Rebecca Mealey from Northeastern Georgia, USA on January 14, 2016:

Thanks for sharing your gardening expertise. I love the idea for rosemary at the mailbox, and I didn't know you could root mint in water. I am going to start that today!

Jasmeet Kaur from India on January 14, 2016:

very well written.. Liked all the tips..

Jill Spencer (author) from United States on August 28, 2012:

Hello, the girls. Enjoyed your herb hub too! Thanks for stopping by and commenting. --Jill

Theresa Ventu from Los Angeles, California on August 27, 2012:

Informative hub! Great tips for potted herbs. I'll surely try the herbs with unopened flower buds to boost aroma to my recipe :-)

Jill Spencer (author) from United States on July 11, 2012:

@ carol7777 -- Appreciate your comments, Carol. I hope you do start an herb garden. Herbs are so easy to take care of & they smell so good that growing them is very rewarding. Take care! Jill

carol stanley from Arizona on July 11, 2012:

I am definitely inspired to start an herb garden. I think this is a great hub as yours are. Thanks for sharing all this information.

Jill Spencer (author) from United States on July 11, 2012:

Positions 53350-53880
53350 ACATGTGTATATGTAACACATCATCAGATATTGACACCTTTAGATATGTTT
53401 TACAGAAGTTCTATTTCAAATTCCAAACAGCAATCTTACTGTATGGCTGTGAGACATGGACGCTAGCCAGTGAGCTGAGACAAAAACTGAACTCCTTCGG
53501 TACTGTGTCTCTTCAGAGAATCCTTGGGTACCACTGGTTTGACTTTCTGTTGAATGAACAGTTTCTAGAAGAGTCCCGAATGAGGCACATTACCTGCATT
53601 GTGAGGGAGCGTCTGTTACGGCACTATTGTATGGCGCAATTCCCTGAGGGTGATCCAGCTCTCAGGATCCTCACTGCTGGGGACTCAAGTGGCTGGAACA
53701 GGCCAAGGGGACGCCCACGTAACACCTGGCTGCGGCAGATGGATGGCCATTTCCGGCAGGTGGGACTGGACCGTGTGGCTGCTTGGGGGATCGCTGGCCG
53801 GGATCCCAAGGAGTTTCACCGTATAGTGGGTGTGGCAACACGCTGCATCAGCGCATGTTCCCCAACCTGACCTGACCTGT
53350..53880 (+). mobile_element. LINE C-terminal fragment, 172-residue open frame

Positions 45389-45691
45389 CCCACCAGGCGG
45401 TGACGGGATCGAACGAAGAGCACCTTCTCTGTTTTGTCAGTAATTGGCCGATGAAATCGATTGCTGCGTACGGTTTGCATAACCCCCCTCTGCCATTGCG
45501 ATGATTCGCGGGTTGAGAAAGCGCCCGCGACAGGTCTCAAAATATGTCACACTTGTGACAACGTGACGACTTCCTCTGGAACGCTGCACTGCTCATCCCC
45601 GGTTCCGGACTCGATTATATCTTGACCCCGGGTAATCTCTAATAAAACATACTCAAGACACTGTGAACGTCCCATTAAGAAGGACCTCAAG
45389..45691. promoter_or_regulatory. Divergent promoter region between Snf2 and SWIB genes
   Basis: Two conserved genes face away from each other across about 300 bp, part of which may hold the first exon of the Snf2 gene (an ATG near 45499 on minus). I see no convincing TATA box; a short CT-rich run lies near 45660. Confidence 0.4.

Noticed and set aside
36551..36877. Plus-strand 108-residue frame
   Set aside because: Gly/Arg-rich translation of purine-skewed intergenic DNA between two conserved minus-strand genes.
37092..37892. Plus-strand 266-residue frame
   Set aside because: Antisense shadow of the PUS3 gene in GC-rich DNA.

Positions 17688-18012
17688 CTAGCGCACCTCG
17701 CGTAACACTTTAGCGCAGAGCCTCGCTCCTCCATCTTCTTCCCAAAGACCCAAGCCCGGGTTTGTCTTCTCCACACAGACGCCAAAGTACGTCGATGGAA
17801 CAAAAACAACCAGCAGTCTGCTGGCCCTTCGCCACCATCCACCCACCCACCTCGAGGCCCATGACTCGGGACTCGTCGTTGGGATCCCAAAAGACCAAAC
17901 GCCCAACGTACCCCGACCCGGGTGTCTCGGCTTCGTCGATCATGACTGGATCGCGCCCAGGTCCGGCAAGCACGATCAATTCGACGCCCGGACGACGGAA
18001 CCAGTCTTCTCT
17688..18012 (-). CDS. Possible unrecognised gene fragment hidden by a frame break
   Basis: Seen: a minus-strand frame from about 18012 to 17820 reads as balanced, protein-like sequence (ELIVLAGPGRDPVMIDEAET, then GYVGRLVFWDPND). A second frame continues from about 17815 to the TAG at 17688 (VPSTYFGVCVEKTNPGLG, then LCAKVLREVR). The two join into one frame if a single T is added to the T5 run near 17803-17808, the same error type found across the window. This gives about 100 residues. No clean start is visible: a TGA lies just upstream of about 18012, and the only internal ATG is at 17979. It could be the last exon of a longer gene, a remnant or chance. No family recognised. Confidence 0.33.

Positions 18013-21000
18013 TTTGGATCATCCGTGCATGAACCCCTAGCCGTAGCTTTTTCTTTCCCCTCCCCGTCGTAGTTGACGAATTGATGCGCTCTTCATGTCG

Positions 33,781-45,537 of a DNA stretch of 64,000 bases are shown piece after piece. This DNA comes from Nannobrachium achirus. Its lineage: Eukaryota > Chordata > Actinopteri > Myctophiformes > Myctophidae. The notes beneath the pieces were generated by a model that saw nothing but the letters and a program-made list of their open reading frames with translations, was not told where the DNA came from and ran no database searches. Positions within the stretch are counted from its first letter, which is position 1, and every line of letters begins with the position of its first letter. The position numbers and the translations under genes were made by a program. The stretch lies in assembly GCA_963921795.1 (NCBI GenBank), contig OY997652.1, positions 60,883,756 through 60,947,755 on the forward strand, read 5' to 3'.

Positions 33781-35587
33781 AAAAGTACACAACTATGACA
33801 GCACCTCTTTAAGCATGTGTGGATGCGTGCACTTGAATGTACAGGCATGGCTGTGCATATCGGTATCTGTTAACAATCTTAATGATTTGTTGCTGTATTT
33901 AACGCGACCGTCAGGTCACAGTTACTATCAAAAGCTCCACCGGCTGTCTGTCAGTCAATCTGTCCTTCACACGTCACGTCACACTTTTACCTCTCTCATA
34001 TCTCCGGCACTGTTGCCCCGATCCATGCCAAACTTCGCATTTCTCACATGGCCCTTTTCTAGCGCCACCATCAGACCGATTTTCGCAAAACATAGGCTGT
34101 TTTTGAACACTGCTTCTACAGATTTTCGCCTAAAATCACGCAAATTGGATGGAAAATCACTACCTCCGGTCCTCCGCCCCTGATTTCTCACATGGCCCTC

@ Jeanne Grunert -- I admire your gardening hubs very much, so a comment from you is a real compliment. Thanks!

Jeanne Grunert on July 11, 2012:

I really enjoyed your Hub. It was filled with useful information. Great job and I look forward to reading more.

Jill Spencer (author) from United States on July 11, 2012:

@ How-to-crafts -- Glad you had success with the parsley! That's the easiest way to start it, definitely. Thanks for commenting--and for sharing & voting. Happy gardening! -The Dirt Farmer

How-to-crafts from Ireland on July 11, 2012:

A great article about growing herbs. I always have trouble growing parsley from seed too but I re potted a plant I bought in the supermarket after I used the leaves for the cooking that night. It is growing really big now

Shared on Twitter and voted up

Jill Spencer (author) from United States on July 10, 2012:

Hi Radcliff. Welcome to HubPages. Glad you liked the article. Thanks for commenting! --The Dirt Farmer

Liz Davis from Hudson, FL on July 10, 2012:

I love growing herbs. Thanks for sharing these great tips!

Rebecca Mealey from Northeastern Georgia, USA on July 10, 2012:

Thanks for the homemade pesticide soap tip. I have basil, dill, and rosemary that is doing well. I couldn't get my oregano and parsley going!